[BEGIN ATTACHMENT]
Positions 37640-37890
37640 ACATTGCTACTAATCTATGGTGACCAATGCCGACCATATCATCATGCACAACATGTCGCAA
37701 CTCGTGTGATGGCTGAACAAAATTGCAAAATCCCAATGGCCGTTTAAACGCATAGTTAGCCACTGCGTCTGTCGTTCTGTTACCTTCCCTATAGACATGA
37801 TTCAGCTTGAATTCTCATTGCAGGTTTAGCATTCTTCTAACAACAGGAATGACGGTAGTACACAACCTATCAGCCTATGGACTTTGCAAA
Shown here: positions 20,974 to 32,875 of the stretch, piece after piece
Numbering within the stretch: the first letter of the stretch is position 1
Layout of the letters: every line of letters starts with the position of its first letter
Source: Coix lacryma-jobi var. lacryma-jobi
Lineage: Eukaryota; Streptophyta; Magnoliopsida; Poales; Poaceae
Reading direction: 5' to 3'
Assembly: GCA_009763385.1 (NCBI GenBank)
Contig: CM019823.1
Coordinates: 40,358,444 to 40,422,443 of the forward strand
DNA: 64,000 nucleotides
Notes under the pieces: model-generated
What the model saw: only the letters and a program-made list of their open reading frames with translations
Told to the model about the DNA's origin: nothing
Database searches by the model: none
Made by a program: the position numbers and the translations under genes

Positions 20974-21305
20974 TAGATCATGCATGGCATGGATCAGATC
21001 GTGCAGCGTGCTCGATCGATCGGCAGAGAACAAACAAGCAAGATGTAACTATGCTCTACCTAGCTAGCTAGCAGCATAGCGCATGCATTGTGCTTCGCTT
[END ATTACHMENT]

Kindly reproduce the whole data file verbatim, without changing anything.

Positions 37640-37890
37640 ACATTGCTACTAATCTATGGTGACCAATGCCGACCATATCATCATGCACAACATGTCGCAA
37701 CTCGTGTGATGGCTGAACAAAATTGCAAAATCCCAATGGCCGTTTAAACGCATAGTTAGCCACTGCGTCTGTCGTTCTGTTACCTTCCCTATAGACATGA
37801 TTCAGCTTGAATTCTCATTGCAGGTTTAGCATTCTTCTAACAACAGGAATGACGGTAGTACACAACCTATCAGCCTATGGACTTTGCAAA
Shown here: positions 20,974 to 32,875 of the stretch, piece after piece
Numbering within the stretch: the first letter of the stretch is position 1
Layout of the letters: every line of letters starts with the position of its first letter
Source: Coix lacryma-jobi var. lacryma-jobi
Lineage: Eukaryota; Streptophyta; Magnoliopsida; Poales; Poaceae
Reading direction: 5' to 3'
Assembly: GCA_009763385.1 (NCBI GenBank)
Contig: CM019823.1
Coordinates: 40,358,444 to 40,422,443 of the forward strand
DNA: 64,000 nucleotides
Notes under the pieces: model-generated
What the model saw: only the letters and a program-made list of their open reading frames with translations
Told to the model about the DNA's origin: nothing
Database searches by the model: none
Made by a program: the position numbers and the translations under genes

Positions 20974-21305
20974 TAGATCATGCATGGCATGGATCAGATC
21001 GTGCAGCGTGCTCGATCGATCGGCAGAGAACAAACAAGCAAGATGTAACTATGCTCTACCTAGCTAGCTAGCAGCATAGCGCATGCATTGTGCTTCGCTT